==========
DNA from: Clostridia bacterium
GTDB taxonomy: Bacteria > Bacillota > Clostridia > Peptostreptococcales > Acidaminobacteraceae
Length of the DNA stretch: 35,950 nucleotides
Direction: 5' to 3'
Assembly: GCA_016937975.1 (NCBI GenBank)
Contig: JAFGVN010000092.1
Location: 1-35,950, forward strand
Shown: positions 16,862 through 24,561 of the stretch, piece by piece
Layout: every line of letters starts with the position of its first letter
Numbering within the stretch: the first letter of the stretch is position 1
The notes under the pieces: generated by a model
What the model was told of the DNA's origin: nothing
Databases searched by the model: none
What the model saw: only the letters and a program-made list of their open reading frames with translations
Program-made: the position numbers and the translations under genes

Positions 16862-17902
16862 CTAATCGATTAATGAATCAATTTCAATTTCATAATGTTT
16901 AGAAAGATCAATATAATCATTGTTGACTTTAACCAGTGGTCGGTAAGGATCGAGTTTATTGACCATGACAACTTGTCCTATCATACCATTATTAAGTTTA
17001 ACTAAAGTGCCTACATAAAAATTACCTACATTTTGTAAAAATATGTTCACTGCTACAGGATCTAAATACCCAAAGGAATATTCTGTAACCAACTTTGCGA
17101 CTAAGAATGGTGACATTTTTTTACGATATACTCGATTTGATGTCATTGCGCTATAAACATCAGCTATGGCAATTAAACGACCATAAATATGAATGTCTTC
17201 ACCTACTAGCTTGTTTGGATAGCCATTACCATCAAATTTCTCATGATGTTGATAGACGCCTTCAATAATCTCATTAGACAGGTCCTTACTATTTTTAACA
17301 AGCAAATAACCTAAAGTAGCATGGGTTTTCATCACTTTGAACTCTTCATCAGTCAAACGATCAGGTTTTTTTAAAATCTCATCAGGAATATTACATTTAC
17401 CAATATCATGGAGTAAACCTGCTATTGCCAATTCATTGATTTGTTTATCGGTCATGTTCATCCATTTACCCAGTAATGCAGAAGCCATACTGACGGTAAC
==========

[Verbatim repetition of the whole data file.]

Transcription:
DNA from: Clostridia bacterium
GTDB taxonomy: Bacteria > Bacillota > Clostridia > Peptostreptococcales > Acidaminobacteraceae
Length of the DNA stretch: 35,950 nucleotides
Direction: 5' to 3'
Assembly: GCA_016937975.1 (NCBI GenBank)
Contig: JAFGVN010000092.1
Location: 1-35,950, forward strand
Shown: positions 16,862 through 24,561 of the stretch, piece by piece
Layout: every line of letters starts with the position of its first letter
Numbering within the stretch: the first letter of the stretch is position 1
The notes under the pieces: generated by a model
What the model was told of the DNA's origin: nothing
Databases searched by the model: none
What the model saw: only the letters and a program-made list of their open reading frames with translations
Program-made: the position numbers and the translations under genes

Positions 16862-17902
16862 CTAATCGATTAATGAATCAATTTCAATTTCATAATGTTT
16901 AGAAAGATCAATATAATCATTGTTGACTTTAACCAGTGGTCGGTAAGGATCGAGTTTATTGACCATGACAACTTGTCCTATCATACCATTATTAAGTTTA
17001 ACTAAAGTGCCTACATAAAAATTACCTACATTTTGTAAAAATATGTTCACTGCTACAGGATCTAAATACCCAAAGGAATATTCTGTAACCAACTTTGCGA
17101 CTAAGAATGGTGACATTTTTTTACGATATACTCGATTTGATGTCATTGCGCTATAAACATCAGCTATGGCAATTAAACGACCATAAATATGAATGTCTTC
17201 ACCTACTAGCTTGTTTGGATAGCCATTACCATCAAATTTCTCATGATGTTGATAGACGCCTTCAATAATCTCATTAGACAGGTCCTTACTATTTTTAACA
17301 AGCAAATAACCTAAAGTAGCATGGGTTTTCATCACTTTGAACTCTTCATCAGTCAAACGATCAGGTTTTTTTAAAATCTCATCAGGAATATTACATTTAC
17401 CAATATCATGGAGTAAACCTGCTATTGCCAATTCATTGATTTGTTTATCGGTCATGTTCATCCATTTACCCAGTAATGCAGAAGCCATACTGACGGTAAC